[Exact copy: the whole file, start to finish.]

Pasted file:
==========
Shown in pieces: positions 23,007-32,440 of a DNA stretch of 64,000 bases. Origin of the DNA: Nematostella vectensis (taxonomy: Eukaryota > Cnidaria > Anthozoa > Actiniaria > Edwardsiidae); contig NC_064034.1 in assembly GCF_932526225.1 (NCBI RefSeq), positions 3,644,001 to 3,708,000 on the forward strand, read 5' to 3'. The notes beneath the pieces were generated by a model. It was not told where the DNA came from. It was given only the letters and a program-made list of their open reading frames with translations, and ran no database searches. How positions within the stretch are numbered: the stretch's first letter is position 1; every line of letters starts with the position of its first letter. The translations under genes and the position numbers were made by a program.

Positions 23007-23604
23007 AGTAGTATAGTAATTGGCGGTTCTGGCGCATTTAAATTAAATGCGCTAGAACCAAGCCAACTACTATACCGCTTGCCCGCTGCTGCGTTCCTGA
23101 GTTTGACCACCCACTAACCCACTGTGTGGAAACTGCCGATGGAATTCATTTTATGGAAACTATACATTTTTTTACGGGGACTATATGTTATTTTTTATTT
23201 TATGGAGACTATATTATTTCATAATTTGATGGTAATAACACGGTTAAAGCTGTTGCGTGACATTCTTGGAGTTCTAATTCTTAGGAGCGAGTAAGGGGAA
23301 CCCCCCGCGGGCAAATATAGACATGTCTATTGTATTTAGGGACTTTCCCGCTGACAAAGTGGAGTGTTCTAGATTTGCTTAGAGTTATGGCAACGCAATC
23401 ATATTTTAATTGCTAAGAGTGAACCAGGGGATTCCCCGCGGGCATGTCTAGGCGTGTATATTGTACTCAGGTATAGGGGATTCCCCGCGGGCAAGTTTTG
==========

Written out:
Shown in pieces: positions 23,007-32,440 of a DNA stretch of 64,000 bases. Origin of the DNA: Nematostella vectensis (taxonomy: Eukaryota > Cnidaria > Anthozoa > Actiniaria > Edwardsiidae); contig NC_064034.1 in assembly GCF_932526225.1 (NCBI RefSeq), positions 3,644,001 to 3,708,000 on the forward strand, read 5' to 3'. The notes beneath the pieces were generated by a model. It was not told where the DNA came from. It was given only the letters and a program-made list of their open reading frames with translations, and ran no database searches. How positions within the stretch are numbered: the stretch's first letter is position 1; every line of letters starts with the position of its first letter. The translations under genes and the position numbers were made by a program.

Positions 23007-23604
23007 AGTAGTATAGTAATTGGCGGTTCTGGCGCATTTAAATTAAATGCGCTAGAACCAAGCCAACTACTATACCGCTTGCCCGCTGCTGCGTTCCTGA
23101 GTTTGACCACCCACTAACCCACTGTGTGGAAACTGCCGATGGAATTCATTTTATGGAAACTATACATTTTTTTACGGGGACTATATGTTATTTTTTATTT
23201 TATGGAGACTATATTATTTCATAATTTGATGGTAATAACACGGTTAAAGCTGTTGCGTGACATTCTTGGAGTTCTAATTCTTAGGAGCGAGTAAGGGGAA
23301 CCCCCCGCGGGCAAATATAGACATGTCTATTGTATTTAGGGACTTTCCCGCTGACAAAGTGGAGTGTTCTAGATTTGCTTAGAGTTATGGCAACGCAATC
23401 ATATTTTAATTGCTAAGAGTGAACCAGGGGATTCCCCGCGGGCATGTCTAGGCGTGTATATTGTACTCAGGTATAGGGGATTCCCCGCGGGCAAGTTTTG